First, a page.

On April 5, 2014, the New York Times published an article that had enormous potential. But poor execution left anger and outrage in the type 1 diabetes (T1D) community. As a person living with T1D, I felt some of that outrage. But I also found some value in part of what the author has to say.
The excessively long article, titled “Even Small Medical Advances Can Mean Big Jumps in Bills,” is filled with points and one-liners that leave the T1D reader feeling misrepresented, and the amazing technological advances in diabetes care seeming like a trivial waste of healthcare spending. The article claims that:
• A captive audience of Type 1 diabetics has spawned lines of high-priced gadgets and disposable accouterments.
• A steady stream of new models and updates often offer dubious improvements: colored pumps; talking, bilingual meters; sensors reporting minute-by-minute sugar readouts.
• “People don’t need a meter that talks to them,” and “There’s an incredible waste of money.”
On the other hand, the article does attempt to make an important point that I would like to clarify. That point, to quote the author, is this: “Today, the routine care costs of many chronic illnesses eclipse that of acute care because new treatments that keep patients well have become a multibillion-dollar business opportunity for device and drug makers and medical providers.” It is amazing how much money is out there, floating around in the pockets of big pharma. The technology is incredible; the improved quality of life for a T1D patient in recent years is unfathomable; the people who have made these amazing advances are our heroes. That should be clearly stated. But the financial strain can be painful.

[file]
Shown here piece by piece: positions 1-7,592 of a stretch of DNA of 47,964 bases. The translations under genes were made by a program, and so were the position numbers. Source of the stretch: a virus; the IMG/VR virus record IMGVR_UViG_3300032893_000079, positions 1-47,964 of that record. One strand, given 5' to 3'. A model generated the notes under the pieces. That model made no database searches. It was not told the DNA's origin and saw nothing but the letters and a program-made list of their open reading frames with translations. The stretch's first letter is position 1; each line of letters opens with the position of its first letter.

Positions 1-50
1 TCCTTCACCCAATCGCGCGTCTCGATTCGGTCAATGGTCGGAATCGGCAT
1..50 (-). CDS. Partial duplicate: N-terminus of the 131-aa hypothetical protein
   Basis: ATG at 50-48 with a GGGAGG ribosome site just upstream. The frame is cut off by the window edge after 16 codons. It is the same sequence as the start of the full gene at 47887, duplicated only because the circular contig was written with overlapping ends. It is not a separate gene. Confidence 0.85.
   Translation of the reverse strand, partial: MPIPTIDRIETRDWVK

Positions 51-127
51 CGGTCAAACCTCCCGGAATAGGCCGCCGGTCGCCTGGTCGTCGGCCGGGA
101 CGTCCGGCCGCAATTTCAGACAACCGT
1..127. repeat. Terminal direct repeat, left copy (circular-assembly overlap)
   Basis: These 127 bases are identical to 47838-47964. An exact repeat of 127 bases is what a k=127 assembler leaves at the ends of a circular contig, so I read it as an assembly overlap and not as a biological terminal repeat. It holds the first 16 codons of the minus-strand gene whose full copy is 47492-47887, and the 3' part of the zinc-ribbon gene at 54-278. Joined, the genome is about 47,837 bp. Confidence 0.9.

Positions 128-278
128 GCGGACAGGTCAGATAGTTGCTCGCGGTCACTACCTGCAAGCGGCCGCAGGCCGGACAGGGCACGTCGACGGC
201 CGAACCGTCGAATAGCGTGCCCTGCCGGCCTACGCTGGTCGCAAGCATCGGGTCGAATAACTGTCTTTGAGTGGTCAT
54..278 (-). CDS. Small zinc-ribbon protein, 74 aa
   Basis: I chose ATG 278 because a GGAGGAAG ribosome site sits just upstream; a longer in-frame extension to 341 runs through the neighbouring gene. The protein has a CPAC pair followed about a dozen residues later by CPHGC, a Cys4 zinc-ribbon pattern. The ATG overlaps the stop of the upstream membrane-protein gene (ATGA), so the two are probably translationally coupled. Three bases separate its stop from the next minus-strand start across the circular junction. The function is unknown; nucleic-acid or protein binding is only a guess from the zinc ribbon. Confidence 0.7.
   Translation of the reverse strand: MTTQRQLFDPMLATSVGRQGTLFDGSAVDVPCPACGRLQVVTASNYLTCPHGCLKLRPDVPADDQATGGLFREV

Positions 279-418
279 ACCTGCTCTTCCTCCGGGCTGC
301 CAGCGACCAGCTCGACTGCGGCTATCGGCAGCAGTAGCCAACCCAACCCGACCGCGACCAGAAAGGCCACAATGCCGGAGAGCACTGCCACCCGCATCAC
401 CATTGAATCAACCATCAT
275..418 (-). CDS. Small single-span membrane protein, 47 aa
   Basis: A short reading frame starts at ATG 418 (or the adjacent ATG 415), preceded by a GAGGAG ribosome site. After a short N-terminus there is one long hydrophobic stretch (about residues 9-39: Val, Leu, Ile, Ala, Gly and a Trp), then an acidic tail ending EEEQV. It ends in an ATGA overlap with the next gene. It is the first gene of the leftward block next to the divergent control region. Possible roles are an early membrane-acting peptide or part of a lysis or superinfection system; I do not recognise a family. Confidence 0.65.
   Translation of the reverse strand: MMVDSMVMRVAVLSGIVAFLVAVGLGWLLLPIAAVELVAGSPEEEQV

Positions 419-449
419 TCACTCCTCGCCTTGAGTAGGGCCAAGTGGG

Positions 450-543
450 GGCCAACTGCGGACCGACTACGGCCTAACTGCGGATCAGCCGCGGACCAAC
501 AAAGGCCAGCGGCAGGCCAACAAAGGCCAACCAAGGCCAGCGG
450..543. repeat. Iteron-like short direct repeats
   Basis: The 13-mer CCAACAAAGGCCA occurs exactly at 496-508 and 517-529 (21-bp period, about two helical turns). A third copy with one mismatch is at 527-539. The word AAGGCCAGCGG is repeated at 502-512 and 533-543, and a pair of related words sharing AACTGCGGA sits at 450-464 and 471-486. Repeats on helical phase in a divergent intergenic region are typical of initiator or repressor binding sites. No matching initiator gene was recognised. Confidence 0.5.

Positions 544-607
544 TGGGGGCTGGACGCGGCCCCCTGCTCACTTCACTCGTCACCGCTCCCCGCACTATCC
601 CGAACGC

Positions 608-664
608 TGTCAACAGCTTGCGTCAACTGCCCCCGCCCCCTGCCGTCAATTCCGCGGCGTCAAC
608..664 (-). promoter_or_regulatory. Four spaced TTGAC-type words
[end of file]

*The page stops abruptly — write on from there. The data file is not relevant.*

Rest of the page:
The Real Problem
The problem is not technological advancement; its value has been sorely understated as a “gadget” providing “dubious improvement.” The problem is the business model. I am looking for improvements. The quality of my life depends on it. But it seems like the devices we have should not be so quickly outdated. We have seen Apple and Google both upgrade operating systems for multiple generations of mobile devices to bring greater capability and more reliable functionality. When that happens with a pump/meter combo, I have to go buy it again, and that price is simply too high for me. But the industry tells me how much greater and more “normal” my life will be if I can get my diabetes management that much tighter. Why not sell me a device that is as powerful as an iPhone, comparably priced, and capable of a software upgrade?
At this time, we have what is available. I suppose it comes down to how valuable this quality of life is to us. For those who can afford it, there’s hardly a second thought. But for the T1D who struggles to make ends meet, who stops testing to avoid using up the last few strips, or discontinues a healthy meal plan to reduce eating in order to make insulin last longer, the $5,000-plus cost per year, after insurance, can absolutely cause the individual to question that value. Patients will walk a dangerous path of increased risk of complications, compromised health, and frequent, costly hospital admission. And that just doesn’t seem right.